Nepal: Tragedy in the Himalayas

Gentleman in Durbar Square, Nepal
Gentleman in Durbar Square, Nepal

My…heart…is…broken.  The devastation to the Himalayan nation of Nepal due to the 7.8 earthquake is just gut-wrenching.  As you know, my husband and I traveled there in the early 1990s.

This is one of the poorest countries in the world…but they live in one of the richest environments of any people on earth.

Kathmandu (aka Kasthamandap Mahanagar), the capital city, is an ancient metropolis.  Established nearly 2000 years ago, it is nestled in a valley in the Himalayas.  It stands at approximately 4,600 feet.  It also lies in the shadow of the world’s best known mountain, Mount Everest.

At this point, we do not know the exact number of dead and injured.  It is estimated to be in the thousands.  A similar quake in 1934 killed 10,600.  This one may have more casualties as at least 1 million people now live in the city. Additionally, there were many mountain climbers from all over the world attempting the ascent to the top of Everest during the peak climbing season of April.  The base camp was hit by multiple avalanches. And then there are the rural villages which rest on the sides of the mountains. Now many of these are gone.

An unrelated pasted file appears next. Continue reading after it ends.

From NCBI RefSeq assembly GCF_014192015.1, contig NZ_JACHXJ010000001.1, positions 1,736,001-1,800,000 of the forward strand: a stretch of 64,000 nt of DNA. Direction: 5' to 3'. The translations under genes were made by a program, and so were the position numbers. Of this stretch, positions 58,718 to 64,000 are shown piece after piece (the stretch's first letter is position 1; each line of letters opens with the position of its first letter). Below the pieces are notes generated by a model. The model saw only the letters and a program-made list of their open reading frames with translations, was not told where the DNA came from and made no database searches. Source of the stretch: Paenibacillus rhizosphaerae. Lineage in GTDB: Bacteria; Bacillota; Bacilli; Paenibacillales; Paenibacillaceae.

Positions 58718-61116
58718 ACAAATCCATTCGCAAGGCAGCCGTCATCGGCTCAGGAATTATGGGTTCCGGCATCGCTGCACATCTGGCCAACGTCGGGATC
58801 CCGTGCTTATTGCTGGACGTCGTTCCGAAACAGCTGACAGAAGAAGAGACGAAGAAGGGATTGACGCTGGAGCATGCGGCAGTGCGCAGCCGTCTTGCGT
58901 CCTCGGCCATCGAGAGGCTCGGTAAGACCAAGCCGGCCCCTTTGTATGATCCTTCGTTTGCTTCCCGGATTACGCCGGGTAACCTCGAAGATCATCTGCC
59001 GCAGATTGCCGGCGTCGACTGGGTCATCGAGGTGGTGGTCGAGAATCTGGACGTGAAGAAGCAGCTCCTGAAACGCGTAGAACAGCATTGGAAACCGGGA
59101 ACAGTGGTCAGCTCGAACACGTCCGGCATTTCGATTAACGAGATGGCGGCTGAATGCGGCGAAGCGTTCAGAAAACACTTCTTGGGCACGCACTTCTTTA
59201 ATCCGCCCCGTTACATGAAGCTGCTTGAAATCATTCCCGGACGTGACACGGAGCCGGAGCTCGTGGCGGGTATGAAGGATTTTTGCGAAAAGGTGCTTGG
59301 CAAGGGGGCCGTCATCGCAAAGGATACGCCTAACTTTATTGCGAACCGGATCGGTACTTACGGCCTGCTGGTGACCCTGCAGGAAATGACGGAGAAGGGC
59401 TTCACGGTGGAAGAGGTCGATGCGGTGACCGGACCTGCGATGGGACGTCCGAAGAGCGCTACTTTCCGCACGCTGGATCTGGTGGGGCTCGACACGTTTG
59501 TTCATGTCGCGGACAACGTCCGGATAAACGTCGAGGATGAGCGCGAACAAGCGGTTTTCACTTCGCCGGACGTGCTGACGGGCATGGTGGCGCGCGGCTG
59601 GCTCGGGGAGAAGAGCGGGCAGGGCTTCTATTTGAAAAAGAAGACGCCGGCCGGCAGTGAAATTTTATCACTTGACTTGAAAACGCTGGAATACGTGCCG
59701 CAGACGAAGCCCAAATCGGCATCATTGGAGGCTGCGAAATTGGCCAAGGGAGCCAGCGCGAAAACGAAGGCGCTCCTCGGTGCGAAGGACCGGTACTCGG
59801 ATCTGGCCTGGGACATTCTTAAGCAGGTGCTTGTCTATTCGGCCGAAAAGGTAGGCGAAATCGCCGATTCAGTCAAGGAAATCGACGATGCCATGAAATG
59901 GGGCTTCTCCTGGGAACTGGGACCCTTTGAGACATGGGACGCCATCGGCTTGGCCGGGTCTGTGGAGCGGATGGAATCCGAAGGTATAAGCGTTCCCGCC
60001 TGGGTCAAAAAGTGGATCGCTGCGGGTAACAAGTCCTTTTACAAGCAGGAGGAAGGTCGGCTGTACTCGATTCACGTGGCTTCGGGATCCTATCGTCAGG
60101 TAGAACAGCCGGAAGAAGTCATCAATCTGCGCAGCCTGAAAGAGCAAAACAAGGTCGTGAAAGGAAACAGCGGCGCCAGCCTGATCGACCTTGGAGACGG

Kathmandu has at least 130 cultural important sites.  Specifically, it has seven United Nations Educational, Scientific and Cultural Organization (UNESCO) World Heritage Sites.  Among those is Durbar Square.  With palaces, temples, and public spaces that date back to the 5th century AD it is considered by UNESCO to be “… a unique urban society which boasts of one of the most highly developed craftsmanship of brick, stone, timber and bronze in the world.”

Durbar Square, Nepal
Durbar Square, Nepal

But, the best part of Nepal is the people that reside there.  They are kind and generous.  They live in a tough physical environment, but they do so with a complete generosity of spirit.  For example, after 6 weeks of travel in Nepal our guide, Dhruba, insisted that we have a meal at his home before we went to the airport.  While there, his wife cooked for us on a wooden camp stove in their modest home.  It was delicious!  She also gave me a woolen shawl.  It is hanging in my HBU office and I still wear it when the weather in Houston permits.

Please consider giving to the charity of your choice to help these folks.  With the airport not at full capacity and the mountainous roads from China and India closed due to debris, it will be tough to give them assistance.  But I think if enough of us from around the world chip in… we can do it.

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